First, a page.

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Practice Guideline
. 2018 Jul 1;36(19):1994-2001.
doi: 10.1200/JCO.2018.78.1914. Epub 2018 Apr 5.

Fertility Preservation in Patients With Cancer: ASCO Clinical Practice Guideline Update

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Practice Guideline

Fertility Preservation in Patients With Cancer: ASCO Clinical Practice Guideline Update

Kutluk Oktay et al. J Clin Oncol. .

Abstract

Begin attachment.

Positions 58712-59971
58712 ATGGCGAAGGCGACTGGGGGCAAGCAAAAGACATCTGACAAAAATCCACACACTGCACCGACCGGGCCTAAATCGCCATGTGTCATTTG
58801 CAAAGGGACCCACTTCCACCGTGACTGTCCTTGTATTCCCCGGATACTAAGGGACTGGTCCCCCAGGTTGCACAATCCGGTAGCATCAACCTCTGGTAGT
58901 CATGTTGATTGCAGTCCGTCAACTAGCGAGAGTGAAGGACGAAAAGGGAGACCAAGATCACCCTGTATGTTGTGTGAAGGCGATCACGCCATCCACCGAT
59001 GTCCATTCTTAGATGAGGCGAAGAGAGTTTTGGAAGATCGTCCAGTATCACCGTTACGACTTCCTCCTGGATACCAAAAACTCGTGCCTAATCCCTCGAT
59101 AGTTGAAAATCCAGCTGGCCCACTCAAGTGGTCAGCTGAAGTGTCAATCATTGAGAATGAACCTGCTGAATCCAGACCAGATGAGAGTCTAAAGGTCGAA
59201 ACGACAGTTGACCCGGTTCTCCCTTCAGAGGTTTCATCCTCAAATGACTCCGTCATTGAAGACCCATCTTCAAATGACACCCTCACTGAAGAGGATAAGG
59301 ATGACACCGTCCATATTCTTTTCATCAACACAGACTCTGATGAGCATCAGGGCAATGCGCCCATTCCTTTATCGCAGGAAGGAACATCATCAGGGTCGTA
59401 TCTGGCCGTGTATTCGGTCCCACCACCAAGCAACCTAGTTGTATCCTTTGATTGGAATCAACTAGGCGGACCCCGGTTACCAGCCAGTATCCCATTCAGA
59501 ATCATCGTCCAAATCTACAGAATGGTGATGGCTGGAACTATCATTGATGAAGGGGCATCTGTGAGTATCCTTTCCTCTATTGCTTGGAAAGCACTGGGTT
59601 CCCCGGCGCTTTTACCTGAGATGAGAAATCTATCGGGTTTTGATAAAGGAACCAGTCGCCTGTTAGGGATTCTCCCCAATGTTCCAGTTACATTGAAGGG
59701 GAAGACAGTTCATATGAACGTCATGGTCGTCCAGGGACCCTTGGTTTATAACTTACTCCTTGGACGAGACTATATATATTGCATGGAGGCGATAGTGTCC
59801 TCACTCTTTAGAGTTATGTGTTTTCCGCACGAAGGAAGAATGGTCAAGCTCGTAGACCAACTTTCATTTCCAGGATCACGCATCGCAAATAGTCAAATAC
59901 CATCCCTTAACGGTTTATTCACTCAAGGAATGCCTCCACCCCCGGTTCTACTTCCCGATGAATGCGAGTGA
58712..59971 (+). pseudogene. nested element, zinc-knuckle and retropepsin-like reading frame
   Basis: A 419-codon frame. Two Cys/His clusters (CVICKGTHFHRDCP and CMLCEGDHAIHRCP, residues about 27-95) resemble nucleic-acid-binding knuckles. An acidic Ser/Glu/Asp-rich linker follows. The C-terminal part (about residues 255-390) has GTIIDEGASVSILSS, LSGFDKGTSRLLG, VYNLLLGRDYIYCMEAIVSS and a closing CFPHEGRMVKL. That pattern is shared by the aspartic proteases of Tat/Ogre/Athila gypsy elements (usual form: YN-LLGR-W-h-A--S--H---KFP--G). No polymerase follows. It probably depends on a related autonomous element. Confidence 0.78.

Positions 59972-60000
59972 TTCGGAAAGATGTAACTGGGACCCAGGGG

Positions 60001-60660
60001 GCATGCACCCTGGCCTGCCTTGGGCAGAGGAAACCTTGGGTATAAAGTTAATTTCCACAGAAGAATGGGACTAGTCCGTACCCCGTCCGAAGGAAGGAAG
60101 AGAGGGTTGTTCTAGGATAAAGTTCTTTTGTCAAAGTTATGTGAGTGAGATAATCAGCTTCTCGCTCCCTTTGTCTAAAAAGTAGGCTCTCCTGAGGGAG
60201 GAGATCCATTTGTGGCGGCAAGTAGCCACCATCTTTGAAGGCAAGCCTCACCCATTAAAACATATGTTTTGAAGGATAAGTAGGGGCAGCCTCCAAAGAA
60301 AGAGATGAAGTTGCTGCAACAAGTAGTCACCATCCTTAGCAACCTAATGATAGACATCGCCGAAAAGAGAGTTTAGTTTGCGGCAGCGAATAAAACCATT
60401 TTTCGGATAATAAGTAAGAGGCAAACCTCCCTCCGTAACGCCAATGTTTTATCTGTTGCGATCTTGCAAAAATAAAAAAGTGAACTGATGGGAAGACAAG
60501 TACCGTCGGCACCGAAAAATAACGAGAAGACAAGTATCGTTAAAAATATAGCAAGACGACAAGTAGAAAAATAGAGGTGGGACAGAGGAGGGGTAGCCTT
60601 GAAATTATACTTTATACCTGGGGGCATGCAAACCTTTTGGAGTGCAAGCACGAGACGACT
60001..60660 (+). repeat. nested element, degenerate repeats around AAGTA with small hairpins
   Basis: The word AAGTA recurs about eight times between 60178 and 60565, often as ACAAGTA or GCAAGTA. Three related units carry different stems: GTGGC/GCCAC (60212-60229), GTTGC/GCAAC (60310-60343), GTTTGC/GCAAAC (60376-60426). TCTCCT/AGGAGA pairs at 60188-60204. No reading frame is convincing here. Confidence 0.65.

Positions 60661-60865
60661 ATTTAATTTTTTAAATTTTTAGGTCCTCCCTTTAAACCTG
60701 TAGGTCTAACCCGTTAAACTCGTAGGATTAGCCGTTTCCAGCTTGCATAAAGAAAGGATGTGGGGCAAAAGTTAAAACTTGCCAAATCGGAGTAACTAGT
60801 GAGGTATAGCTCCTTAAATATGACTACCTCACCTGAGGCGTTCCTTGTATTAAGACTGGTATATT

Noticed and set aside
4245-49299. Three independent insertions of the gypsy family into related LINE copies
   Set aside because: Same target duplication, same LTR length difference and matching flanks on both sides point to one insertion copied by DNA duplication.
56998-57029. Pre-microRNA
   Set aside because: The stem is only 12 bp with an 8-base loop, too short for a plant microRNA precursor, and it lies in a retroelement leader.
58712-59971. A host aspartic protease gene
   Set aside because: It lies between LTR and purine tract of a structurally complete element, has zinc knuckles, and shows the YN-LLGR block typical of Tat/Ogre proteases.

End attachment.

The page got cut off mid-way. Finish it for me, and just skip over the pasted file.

Purpose To provide current recommendations about fertility preservation for adults and children with cancer. Methods A systematic review of the literature published from January 2013 to March 2017 was completed using PubMed and the Cochrane Library. An Update Panel reviewed the identified publications. Results There were 61 publications identified and reviewed. None of these publications prompted a significant change in the 2013 recommendations. Recommendations Health care providers should initiate the discussion on the possibility of infertility with patients with cancer treated during their reproductive years or with parents/guardians of children as early as possible. Providers should be prepared to discuss fertility preservation options and/or to refer all potential patients to appropriate reproductive specialists. Although patients may be focused initially on their cancer diagnosis, providers should advise patients regarding potential threats to fertility as early as possible in the treatment process so as to allow for the widest array of options for fertility preservation. The discussion should be documented. Sperm, oocyte, and embryo cryopreservation are considered standard practice and are widely available. There is conflicting evidence to recommend gonadotrophin-releasing hormone agonists (GnRHa) and other means of ovarian suppression for fertility preservation. The Panel recognizes that, when proven fertility preservation methods are not feasible, and in the setting of young women with breast cancer, GnRHa may be offered to patients in the hope of reducing the likelihood of chemotherapy-induced ovarian insufficiency. GnRHa should not be used in place of proven fertility preservation methods. The panel notes that the field of ovarian tissue cryopreservation is advancing quickly and may evolve to become standard therapy in the future. Additional information is available at www.asco.org/survivorship-guidelines .

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